This is a big one and one that most managers do not agree with, but an apology is an effective management tool. Acknowledging mistakes helps your staff recognize that you value their help and recommendations; valuing their recommendations is an important part of building an empowered workforce and one of the most important parts of building an innovative and capable workforce.

    Rather than try to be something you are not in a sometimes male-dominated leadership world, I have found that embracing my femininity has worked for me. Please read my blog, “5 Ways Women Business Owners Can Embrace their Femininity” for more ways to empower your feminine side.


    Are You Tweeting? A Twitter Primer for Women Business Leaders

    September 1st, 2011

    I’ve been Tweeting for a while, but in conversations with other women business executives and business leaders, I find there is a lot of curiosity, but not much actual Tweeting going on. If you don’t Tweet in your personal life, it’s OK. I don’t either. But for me, Tweeting has been helpful for my business and my brand. If you’d like to give it a try, I found an excellent article by Mike Johansson, “Why Are You on Twitter? A Twitter 101 Lesson,” that you can use as a Twitter primer.

    I’ve condensed his top 10 Twitter tips for you below:

    1. Make your profile public. You want to connect with people, so keep your account open because you are going to be professional on this account, right?
    2. Choose a Twitter name that is your entire name or at least your first name and last initial or a variation of your name.
    3. Fill in your location with your real location. This will connect you with others in your area with whom you can network in real life.
    4. Work on your bio so that it says something about your professional activities and aspirations but also displays a little of your personality.
    5. Choose an avatar photo that is more face than anything else. A genuine face shot is part of who you are.
    6. Choose your URL wisely. If you have a complete LinkedIn page, link to that. If you have your own name as a URL, link to that.
    7. Start following others slowly. Find relevant people in your business or with related interests and follow a few at a time.
    8. Don’t just follow anyone. Following people just because they follow you is not a requirement on Twitter.
    9. Pay attention to others’ tweets. You will learn a lot by “listening.” When the time is right send them an “@” message.
    10. Retweet judiciously. When you read something that really resonates with you or you think some of your followers might appreciate, retweet (RT) it. If there is room – add a comment to explain why you like it.

    Tweeting has given my business blog added exposure, so I have to say it works for me. For more about how Twitter can help your business, read my blog, “5 New Twitter Tools to Boost Woman Business Leaders’ Social Media Savvy.”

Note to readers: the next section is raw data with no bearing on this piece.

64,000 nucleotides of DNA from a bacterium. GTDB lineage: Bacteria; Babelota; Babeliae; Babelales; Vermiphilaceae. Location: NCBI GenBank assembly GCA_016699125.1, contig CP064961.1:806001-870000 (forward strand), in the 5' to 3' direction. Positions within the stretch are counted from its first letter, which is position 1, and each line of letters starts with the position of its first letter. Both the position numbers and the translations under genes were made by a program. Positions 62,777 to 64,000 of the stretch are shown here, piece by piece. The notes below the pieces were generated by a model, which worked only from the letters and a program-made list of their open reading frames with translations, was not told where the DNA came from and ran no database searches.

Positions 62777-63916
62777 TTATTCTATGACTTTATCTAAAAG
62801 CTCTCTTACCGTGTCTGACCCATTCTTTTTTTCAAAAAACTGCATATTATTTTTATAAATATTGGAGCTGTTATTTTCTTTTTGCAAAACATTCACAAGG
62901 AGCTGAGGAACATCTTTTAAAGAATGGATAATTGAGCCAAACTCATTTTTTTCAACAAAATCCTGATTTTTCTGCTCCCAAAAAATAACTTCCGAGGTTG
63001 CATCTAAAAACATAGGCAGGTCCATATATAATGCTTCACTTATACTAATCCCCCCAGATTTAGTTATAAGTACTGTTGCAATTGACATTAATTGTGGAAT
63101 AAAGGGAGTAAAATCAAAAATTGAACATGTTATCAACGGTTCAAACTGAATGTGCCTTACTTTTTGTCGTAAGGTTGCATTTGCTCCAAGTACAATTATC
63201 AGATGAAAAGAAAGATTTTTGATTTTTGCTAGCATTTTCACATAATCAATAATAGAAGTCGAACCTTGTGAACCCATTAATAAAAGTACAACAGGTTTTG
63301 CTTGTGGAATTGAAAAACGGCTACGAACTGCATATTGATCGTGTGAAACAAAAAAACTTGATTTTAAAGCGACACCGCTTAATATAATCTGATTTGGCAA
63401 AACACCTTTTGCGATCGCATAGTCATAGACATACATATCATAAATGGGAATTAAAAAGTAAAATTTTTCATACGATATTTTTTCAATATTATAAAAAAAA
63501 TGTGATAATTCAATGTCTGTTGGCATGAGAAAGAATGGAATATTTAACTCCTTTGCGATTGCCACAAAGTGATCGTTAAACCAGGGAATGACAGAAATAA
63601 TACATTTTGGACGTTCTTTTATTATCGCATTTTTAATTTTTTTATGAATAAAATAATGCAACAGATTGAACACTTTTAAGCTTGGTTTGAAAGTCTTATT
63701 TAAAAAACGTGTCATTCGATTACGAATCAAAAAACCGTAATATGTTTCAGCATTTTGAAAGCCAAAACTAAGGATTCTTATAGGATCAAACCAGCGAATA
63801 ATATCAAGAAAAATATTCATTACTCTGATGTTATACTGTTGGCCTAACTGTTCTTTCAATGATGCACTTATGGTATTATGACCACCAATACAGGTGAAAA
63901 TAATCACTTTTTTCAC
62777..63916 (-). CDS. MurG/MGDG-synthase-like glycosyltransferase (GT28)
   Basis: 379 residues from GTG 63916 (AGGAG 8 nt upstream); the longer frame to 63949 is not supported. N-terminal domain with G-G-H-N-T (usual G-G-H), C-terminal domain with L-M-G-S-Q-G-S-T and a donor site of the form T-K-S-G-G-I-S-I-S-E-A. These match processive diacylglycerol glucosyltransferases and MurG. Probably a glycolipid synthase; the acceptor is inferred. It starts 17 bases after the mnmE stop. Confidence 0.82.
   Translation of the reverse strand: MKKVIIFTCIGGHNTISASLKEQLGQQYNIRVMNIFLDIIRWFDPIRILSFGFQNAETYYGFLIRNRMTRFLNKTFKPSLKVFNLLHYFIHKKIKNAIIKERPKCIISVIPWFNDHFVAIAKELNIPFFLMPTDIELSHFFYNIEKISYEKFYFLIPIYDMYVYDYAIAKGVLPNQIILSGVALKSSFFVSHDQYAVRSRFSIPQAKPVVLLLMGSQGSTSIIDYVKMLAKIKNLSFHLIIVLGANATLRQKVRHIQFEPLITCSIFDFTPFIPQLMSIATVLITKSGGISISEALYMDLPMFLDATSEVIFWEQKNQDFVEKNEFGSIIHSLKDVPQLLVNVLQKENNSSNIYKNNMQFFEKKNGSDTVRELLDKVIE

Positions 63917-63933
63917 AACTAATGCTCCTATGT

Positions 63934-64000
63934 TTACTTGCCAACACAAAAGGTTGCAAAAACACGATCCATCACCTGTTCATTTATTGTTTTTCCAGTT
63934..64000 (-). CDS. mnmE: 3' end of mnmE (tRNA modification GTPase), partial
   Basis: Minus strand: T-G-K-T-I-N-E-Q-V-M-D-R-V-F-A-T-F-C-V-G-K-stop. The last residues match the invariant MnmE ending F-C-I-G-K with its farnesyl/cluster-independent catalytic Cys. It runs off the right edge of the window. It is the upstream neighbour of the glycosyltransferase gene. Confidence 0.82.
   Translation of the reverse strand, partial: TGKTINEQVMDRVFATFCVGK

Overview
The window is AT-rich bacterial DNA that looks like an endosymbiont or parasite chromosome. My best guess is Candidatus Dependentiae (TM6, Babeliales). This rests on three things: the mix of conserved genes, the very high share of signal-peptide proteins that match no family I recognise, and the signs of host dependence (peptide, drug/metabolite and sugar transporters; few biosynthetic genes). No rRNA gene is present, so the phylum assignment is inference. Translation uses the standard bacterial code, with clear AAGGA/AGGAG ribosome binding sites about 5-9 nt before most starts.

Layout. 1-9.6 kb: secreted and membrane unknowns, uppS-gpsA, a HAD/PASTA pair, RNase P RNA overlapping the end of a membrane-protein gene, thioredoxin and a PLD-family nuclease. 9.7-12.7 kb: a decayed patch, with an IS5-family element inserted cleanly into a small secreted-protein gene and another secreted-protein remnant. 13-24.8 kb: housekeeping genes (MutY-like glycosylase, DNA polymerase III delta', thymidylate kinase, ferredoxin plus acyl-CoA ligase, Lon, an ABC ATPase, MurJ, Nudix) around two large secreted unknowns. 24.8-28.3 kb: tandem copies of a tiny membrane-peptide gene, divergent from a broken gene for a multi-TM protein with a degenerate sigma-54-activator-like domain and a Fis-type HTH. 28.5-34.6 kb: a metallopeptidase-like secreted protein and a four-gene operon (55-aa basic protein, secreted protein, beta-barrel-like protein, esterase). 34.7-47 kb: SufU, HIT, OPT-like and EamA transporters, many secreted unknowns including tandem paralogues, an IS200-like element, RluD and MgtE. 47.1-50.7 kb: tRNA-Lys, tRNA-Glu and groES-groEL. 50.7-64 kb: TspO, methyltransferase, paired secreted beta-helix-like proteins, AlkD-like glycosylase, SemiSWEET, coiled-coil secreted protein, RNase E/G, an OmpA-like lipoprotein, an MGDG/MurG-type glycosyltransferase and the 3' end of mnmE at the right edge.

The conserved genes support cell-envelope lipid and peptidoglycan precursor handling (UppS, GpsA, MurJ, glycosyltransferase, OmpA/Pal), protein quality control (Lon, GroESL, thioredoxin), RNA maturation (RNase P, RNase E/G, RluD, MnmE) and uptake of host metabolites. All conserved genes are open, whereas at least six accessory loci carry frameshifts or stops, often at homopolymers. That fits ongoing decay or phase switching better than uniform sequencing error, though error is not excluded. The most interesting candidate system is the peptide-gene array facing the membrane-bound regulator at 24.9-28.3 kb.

Women Business Leaders: 5 Questions Your Business Website Must Answer

    August 19th, 2011

    I own and run an integrated brand marketing firm, and since last fall, I have blogged about the value of maintaining brand consistency and executing brand values through all channels for women business leaders and entrepreneurs. The same principle applies when we are designing websites. There are so many ways clients are getting their information that it’s easy to forget that, above all, your website must be functional and informative.

    Here are some questions put together by Tom Pick, from his article, “5 Questions Every Business Website Must Answer,” that business owners should consider when evaluating their website.

    1. Who are you?
      Unless your brand is a household name, at least within your industry, this is a critical element. Write about awards, media/analyst recognition, number/importance of customers, length of time in business, the experience of your founders, funding, growth and financial performance.
    2. What do you sell?
      While that is obvious to you, it  obvious to prospects unfamiliar with your company. Use keyword research tools to make sure you are using terms your prospective buyers use, and make it clear and concise. Do you sell a point solution or something that’s part of a broader product suite? Do you sell products only or also associated services?
    3. Who do you sell to?
      No company, especially a small business, can be everything to everyone. Make it clear who your target customers are. This will help weed out prospects who aren’t really qualified and enable you to tightly focus your web copy on your best potential buyers. Make it clear to your site visitors if they are “in the right place.”
    4. Why are you the best choice?
      This is where you differentiate yourself from the pack. Be as direct and factual as possible about your differentiators. Tell your prospects what makes your product or service uniquely suited to their needs.
    5. How do I buy from you?
      If a qualified buyer has landed on your site, this is the critical final question. What do you want the person to do next? Possibilities include downloading a white paper or report, signing up for a newsletter, contacting you for more information, following you on Twitter or Facebook, signing up for a free trial, viewing an online demo, or registering for a webinar. Keep it simple and clear. Test different calls to action.

    Today’s website visitor has little time to linger, so follow the advice above to help streamline your website and make it work better for you and your customers.